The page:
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FDA: Maker of blood lead test used flawed procedures :

July 13, 2017

Federal officials investigating the manufacturer of a blood lead test that provided inaccurate results have found nine flaws in the company’s practices.

The new Food and Drug Administration (FDA) report follows its announcement in May that Magellan Diagnostic Inc.’s LeadCare systems used for venous tests were found to underestimate blood lead levels, providing some patients with a false negative.

“We are carefully reviewing the evidence collected during the inspection to determine if there have been violations of federal law and whether further action is warranted,” Alberto Gutierrez, Ph.D., director of the Office of In Vitro Diagnostics and Radiological Health in the FDA’s Center for Devices and Radiological Health, said in a statement.

FDA inspectors found the tests’ validation studies didn’t account for immediate blood analysis. They also found problems with the company’s risk analysis, complaint procedures, reports to the FDA and procedures for design change, according to the report.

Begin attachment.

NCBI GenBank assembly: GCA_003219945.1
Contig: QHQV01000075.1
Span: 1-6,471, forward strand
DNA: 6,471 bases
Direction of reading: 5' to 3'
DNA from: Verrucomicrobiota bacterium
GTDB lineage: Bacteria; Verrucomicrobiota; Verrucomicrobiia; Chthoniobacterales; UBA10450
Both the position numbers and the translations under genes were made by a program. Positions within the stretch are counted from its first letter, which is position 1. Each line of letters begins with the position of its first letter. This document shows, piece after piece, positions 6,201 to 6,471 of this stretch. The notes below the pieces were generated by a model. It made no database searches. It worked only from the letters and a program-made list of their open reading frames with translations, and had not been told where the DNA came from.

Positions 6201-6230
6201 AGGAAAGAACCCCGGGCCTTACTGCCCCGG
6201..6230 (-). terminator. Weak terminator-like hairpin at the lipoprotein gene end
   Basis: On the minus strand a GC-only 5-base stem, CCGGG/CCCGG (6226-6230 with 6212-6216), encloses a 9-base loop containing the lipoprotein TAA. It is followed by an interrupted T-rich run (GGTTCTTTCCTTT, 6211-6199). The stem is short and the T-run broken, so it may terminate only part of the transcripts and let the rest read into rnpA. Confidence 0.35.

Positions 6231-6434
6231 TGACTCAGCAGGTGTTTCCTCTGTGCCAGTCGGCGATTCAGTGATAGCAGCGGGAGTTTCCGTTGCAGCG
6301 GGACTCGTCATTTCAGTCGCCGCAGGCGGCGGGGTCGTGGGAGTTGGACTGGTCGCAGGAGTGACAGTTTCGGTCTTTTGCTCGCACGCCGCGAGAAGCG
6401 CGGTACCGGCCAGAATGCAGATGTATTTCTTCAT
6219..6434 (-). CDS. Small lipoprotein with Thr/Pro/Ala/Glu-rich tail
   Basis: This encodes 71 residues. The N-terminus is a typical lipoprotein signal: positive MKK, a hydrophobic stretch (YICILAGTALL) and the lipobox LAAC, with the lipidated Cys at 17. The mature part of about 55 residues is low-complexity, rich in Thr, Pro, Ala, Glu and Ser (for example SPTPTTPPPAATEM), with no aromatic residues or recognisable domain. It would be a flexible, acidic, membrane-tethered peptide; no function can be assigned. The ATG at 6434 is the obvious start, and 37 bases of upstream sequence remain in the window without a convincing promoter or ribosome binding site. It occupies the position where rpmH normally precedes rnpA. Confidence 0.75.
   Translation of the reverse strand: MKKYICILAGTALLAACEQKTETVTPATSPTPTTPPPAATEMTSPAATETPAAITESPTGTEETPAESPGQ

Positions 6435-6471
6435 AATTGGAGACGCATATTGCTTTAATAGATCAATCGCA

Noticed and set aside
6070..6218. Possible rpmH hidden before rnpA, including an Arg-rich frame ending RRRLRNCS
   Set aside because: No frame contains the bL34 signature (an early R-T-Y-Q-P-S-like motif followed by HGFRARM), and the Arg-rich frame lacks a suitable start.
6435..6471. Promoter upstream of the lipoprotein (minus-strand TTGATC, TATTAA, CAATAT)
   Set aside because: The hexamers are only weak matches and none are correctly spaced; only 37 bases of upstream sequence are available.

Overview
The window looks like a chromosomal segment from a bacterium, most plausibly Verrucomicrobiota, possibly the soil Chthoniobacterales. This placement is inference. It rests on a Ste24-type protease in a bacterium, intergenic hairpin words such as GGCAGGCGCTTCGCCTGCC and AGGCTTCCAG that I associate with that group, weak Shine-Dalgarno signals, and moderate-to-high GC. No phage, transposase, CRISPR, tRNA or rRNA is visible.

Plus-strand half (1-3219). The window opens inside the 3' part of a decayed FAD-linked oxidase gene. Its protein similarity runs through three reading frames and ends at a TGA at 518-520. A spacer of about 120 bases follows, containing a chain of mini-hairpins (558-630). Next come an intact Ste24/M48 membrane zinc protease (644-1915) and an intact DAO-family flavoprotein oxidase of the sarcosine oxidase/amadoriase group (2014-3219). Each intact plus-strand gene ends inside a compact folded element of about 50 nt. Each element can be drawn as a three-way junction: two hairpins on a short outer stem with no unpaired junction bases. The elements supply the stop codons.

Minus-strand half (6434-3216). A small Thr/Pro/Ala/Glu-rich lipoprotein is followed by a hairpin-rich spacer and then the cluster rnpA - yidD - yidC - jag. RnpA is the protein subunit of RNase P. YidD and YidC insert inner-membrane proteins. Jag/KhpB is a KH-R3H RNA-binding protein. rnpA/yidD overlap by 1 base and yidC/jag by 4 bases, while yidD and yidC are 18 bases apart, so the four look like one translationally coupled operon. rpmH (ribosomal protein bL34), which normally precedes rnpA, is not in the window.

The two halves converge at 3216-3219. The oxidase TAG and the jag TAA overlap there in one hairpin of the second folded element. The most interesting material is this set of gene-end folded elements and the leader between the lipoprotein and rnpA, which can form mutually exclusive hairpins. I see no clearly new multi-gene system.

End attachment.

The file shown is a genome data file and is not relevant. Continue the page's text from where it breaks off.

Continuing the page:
Doctors should continue to follow advice from the FDA and Centers for Disease Control and Prevention issued May 17 recommending children be retested using another method if they meet all the following criteria:

  • under 6 years old as of May 17,
  • had a venous test evaluated on the Magellan LeadCare Testing Systems, and
  • had a blood lead level less than 10 µg/dL.

Pregnant or lactating women who had one of these tests also should be retested. Families with concerns should speak with their doctor to determine if retesting is necessary.

Lead exposure has been associated with health, learning and behavior problems, and no amount is considered safe.

Pediatricians should ask families regularly about risk factors like low socioeconomic status, recent immigration and living in older buildings, and follow up with appropriate testing and resources. They also can educate parents regarding sources of lead like lead-based paints, toys, cosmetics, ethnic spices, certain occupations and hobbies, and water from corroding plumbing.

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